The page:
OP Sequence

OP: 「Destiny」 by Aimee Blackschleger

「ずっとこの日を待っていた」 (Zutto Kono Niitsu o Matteita)
“I’ve Been Waiting for this Day”

It must be really inconvenient to have glowing clothes. I mean, not just when you’re trying to hide out in a cave. Sure, it probably does wonders for traffic safety, and perhaps you’ll save a tonne on Christmas decorations, but how do you do normal things like… sleep? You’ve got lightbulbs on your neck. Yeah, I know, some people sleep fine with the lights on but you know what? Those people are freaks. An affront to the laws of nature. Humans are diurnal creatures! What are you doing sparkling at night like you are in bizarro Twilight? Do you want to wake up covered in moths? No, if you want to glow all the time then you’ll have to do it the normal way. With radiation.

I suppose to actual reason why the denizens of Phantasy Star Online 2 is that it’s science fiction and it really wants you to know that it’s science fiction and apparently it’s the rule that in the future everything has lights attached for no real reason. That, and spaceships. In particular, the science fiction of PSO2 is almost a retro variety, still possessing a a core of optimism instead of the cynical visions of the future that have come to shape the genre. I mean, multiple races living together in one giant fleet instead of killing each other on sight? Get out of here. This kind of retro quality is not that uncommon in videogames but in anime it’s rather nostalgic, and perhaps this adaptation is even deliberately playing it up. So much so that during all the opening exposition I could almost hear Picard telling me that these were the voyages of the starship Enterprise. So when they went down to the planet I was already picking out the redshirts from amongst minor character. I didn’t actually expect that it’d end up being all of them, which was an effective way to keep us from being too complacent, but then all the dead were replaced by a brand new cast basically on rotation so I guess we’re not supposed to miss those chumps.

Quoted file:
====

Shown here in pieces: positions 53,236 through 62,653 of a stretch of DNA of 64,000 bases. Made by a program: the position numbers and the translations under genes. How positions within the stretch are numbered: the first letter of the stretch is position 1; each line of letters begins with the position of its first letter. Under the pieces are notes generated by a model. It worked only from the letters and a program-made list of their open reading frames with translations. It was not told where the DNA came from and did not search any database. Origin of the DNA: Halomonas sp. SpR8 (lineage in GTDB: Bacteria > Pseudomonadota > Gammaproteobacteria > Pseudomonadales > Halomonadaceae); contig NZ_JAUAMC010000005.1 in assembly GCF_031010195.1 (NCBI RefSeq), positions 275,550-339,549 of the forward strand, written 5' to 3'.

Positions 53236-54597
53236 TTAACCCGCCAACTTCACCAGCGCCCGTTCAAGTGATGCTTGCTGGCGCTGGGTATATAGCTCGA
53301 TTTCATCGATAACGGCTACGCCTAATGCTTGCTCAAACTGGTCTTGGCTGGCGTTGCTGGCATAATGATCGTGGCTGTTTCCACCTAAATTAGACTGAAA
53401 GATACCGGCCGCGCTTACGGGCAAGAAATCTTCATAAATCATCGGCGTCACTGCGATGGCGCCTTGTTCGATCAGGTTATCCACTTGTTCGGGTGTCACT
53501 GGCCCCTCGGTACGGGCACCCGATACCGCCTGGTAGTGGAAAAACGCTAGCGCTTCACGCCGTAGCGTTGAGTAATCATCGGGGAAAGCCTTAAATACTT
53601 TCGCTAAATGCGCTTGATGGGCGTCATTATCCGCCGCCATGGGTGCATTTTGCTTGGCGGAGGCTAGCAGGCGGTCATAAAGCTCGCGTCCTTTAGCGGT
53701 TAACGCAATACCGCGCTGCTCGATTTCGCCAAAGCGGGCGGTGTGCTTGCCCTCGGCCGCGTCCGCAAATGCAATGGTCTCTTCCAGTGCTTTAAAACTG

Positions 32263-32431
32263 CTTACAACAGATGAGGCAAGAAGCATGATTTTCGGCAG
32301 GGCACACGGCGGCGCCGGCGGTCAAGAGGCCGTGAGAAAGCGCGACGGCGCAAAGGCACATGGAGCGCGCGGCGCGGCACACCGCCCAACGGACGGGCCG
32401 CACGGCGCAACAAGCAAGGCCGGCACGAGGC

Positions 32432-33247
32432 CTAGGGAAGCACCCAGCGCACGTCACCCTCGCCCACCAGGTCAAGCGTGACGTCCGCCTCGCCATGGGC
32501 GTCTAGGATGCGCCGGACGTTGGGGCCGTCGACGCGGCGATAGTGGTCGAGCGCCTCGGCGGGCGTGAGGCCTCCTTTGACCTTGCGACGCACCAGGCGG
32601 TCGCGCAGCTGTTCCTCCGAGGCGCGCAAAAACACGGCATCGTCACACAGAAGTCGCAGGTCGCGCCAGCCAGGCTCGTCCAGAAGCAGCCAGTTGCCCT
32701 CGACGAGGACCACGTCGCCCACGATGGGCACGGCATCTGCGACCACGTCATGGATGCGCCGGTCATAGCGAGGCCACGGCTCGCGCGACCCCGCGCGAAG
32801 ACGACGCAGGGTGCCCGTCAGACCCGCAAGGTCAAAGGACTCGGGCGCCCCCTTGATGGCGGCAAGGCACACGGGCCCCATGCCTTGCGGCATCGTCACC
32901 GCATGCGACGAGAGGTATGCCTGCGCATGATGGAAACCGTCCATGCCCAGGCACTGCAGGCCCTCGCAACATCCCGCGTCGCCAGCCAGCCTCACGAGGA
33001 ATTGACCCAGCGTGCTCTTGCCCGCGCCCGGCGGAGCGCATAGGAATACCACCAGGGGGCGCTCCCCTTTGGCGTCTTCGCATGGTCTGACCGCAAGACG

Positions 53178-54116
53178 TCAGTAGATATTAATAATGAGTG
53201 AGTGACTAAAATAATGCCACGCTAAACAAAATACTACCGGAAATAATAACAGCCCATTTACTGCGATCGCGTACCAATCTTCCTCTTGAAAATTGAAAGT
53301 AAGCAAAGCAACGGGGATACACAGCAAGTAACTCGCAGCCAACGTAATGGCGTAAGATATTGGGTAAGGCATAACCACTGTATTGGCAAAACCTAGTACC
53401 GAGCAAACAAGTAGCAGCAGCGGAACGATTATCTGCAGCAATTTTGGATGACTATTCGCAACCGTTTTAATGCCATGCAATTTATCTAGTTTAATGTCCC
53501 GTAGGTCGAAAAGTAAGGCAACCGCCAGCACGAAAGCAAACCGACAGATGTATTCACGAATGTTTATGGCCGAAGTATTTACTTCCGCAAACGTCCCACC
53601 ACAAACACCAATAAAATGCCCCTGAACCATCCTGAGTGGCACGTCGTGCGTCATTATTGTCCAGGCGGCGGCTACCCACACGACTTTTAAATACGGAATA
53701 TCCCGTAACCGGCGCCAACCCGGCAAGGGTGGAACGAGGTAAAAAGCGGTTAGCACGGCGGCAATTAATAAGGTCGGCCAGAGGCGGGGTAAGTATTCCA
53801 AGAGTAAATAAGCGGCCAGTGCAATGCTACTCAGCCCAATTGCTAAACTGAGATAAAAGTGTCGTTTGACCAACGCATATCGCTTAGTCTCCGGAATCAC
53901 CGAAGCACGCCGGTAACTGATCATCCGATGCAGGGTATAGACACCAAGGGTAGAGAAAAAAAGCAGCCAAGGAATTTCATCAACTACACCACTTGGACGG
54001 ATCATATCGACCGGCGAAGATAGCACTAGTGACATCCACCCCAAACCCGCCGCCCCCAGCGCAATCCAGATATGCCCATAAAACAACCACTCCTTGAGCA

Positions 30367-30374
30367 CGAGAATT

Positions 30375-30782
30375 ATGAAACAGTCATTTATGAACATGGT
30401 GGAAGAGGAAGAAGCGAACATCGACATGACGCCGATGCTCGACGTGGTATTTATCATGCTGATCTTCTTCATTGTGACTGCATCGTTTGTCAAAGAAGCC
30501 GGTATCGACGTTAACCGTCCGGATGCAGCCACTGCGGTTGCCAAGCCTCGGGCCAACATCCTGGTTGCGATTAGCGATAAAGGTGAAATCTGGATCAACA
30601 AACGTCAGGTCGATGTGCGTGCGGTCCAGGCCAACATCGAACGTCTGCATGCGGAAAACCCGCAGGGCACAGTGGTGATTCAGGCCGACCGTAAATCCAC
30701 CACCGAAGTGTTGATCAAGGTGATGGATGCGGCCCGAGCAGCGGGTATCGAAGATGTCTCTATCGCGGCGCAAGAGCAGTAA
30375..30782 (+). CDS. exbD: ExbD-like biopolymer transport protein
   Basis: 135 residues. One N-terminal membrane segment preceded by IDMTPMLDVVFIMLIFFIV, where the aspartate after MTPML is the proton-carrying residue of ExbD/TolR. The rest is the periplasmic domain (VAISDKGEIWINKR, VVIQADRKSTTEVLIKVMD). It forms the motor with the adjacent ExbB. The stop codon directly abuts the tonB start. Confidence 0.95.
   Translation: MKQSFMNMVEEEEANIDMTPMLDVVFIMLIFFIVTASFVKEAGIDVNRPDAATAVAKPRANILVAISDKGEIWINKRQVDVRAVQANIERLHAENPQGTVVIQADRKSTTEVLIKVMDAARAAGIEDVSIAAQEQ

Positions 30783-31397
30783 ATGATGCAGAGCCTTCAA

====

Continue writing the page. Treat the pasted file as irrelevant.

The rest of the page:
What really balances PSO2, though, it’s that it’s also fantasy. It’s got Aryan elves. It’s got giant trees and a girl falling from the sky (this is where I can talk about Miyazaki influencing an entire generation of Japanese media but we can save that for another time). It’s got wizards with cryptic prophecies. And fantasy tends to be able to play a good vs evil struggle with a far straighter face than science fiction does. Sure, there’s hints of conspiracy already but there’s still evil alien things to kill and it doesn’t matter too much whether they’re bug creatures or orcs.

In fact, it’s probably going to be this interplay between science fiction and fantasy that will keep PSO2 interesting. That’s why our three-race combo has mecha people instead of dwarves. And gunblades. COnsidering how much fantasy there is this season already, PSO2 probably needs all the edge it can get. This was actually a solid pilot, especially compared to how much I made fun of it the first time around. Hopefully it’ll have enough to keep up with the competition.


ED Sequence

ED: 「Timeless Fortune」by 有坂美香 (Arisaka Mika)


  1. Haven’t seen this many fresh recruits get slaughtered since Muv-Luv Alternative: Total Eclipse and the first season of Shingeki no Kyojin. Oh wait, there was Gundam Thunderbolt too, but the sometimes-inappropriate jazz music detracted from the grittiness, and made their deaths not really memorable as a result.